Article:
Music artists tend to pour their heart and soul into their work, but The Therapist gives them a new outlet for releasing their emotions…
Thursday 29 November, 10pm, VICE (CH 219)
Our minds are like our houses, says Dr Siri Sat Nam Singh, the therapist who analyses musicians in this fascinating VICE show. “If you don’t clean your house, it gets dusty and stinky and filthy. If you don’t clean your mind – through reading books or calming exercises or meditation – you don’t grow.”
Well, it looks like it’s time for a big clear-out with some of music’s biggest stars. We’re talking basement, box room, attic, garage – the lot.
Here’s why you should get on the couch for a therapy session…
Dr Siri knows his stuff
His chosen name can be translated as “great believer in the truth”. The truth is a great place to start, and Dr Siri certainly knows how to draw it out of people, even if they’re among the world’s biggest music artists – like Sex Pistols guitarist Steve Jones, the subject of the first of these new episodes showing on VICE.
The doctor takes a holistic approach to therapy, grounded in Eastern healing practices and compassionate listening – plus his soft voice is seriously soothing, like waves lapping at the shore or the pitter-patter of rain on rooftops. You’ll be mesmerised…
Things get real – fast
Dr Siri sits down with everyone from rappers Waka Flocka Flame and Remy Ma to Katy Perry and Slipknot frontman Corey Taylor (pictured, top). The sessions can be revealing and powerful – having this intimate insight into artists’ lives could feel intrusive and uncomfortable, but it’s a compelling watch. This is particularly true of the episode featuring Mobb Deep rapper Prodigy, who died a few weeks after the session.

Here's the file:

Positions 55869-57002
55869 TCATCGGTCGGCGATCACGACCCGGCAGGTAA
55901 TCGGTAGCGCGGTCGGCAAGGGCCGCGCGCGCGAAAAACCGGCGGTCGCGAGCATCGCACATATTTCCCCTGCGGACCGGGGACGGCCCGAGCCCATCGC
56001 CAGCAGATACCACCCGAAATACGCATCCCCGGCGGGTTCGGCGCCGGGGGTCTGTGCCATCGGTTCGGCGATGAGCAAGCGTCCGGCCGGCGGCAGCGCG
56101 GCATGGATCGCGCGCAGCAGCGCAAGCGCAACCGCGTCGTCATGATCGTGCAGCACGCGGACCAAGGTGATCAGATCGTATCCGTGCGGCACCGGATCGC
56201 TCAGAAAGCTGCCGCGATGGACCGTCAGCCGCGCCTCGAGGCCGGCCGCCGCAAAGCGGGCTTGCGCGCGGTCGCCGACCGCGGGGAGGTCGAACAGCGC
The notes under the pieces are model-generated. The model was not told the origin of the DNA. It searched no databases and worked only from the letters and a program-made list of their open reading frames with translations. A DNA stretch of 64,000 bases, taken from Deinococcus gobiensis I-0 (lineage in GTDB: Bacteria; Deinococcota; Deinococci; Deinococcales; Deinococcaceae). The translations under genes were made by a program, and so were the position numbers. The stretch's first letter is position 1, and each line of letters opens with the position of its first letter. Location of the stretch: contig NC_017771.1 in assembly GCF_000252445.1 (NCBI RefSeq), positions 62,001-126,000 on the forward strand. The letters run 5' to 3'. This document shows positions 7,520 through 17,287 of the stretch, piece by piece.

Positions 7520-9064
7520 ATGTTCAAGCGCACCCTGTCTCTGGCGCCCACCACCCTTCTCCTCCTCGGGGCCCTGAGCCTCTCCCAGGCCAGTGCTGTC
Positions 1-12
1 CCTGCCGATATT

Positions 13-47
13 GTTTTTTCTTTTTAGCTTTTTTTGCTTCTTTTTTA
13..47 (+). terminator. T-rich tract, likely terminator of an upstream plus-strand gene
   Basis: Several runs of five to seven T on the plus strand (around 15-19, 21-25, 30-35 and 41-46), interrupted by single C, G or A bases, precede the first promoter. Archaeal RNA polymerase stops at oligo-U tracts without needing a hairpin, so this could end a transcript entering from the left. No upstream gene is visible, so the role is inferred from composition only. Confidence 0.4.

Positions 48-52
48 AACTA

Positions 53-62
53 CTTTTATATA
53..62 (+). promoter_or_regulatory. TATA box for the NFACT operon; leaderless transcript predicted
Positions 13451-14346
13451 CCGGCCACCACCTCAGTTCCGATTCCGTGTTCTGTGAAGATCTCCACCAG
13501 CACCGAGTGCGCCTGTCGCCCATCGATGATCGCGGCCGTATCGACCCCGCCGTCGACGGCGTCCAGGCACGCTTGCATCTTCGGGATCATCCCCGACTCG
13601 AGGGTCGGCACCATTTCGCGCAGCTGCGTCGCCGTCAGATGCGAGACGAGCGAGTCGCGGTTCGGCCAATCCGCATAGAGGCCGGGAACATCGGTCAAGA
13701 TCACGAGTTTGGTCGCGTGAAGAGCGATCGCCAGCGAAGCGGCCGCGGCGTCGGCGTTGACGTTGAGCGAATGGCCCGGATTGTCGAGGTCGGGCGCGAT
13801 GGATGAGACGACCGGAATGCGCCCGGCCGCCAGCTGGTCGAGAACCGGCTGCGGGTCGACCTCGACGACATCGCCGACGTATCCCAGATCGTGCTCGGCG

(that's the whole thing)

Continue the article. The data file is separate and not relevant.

There are no reshoots or retakes, so what you’re witnessing is the real, raw one-on-one conversations. At the end of the day, it reminds you that stars really are just like us.
The show’s stars really do open up
In these 22-minute sessions (44 minutes in Katy Perry’s case), emotions run high and no topic is off limits – from YG discussing the night he was shot, to Waka Flocka Flame reflecting on his brother’s suicide, to DeJ Loaf admitting it’s difficult for her to show emotion.
One of the running themes is exploring how artists first found solace in music. A tearful Perry explains that she finds writing songs therapeutic: “That’s how I process – I write songs. Some of the [feelings] don’t come out fully, and that’s why I still do the work.”
Joey Bada$$, meanwhile, says his music helped him get through each day when he was growing up. “I spent a lot of time by myself. Most of the time I’d get home before my mom and it’s just me in the crib – me looking after myself, me teaching myself, me comforting myself – and the way that I really killed that time was with music.”
The series destigmatises mental health issues
In Atlanta rapper Rich Homie Quan’s session, he explains to Dr Siri, “I told my dad I think I need professional help. Help might have been the wrong word – “professional guidance”, just someone to talk to. In my case, I called it “help”. I just need to talk to someone who doesn’t care who I am.”
Many of Dr Siri’s guests admit it’s their first time talking to a therapist, so getting them to divulge their most personal experiences, traumas and anxieties (on camera, no less) is no mean feat. Many of them are rappers, and as such are part of a scene which has a reputation – not always deserved – for masking feelings with outward displays of bravado and bragging.
Seeing these artists show their vulnerability in contrast with their ultra-confident public personas is refreshing – and it sets a great example for people who follow their music.
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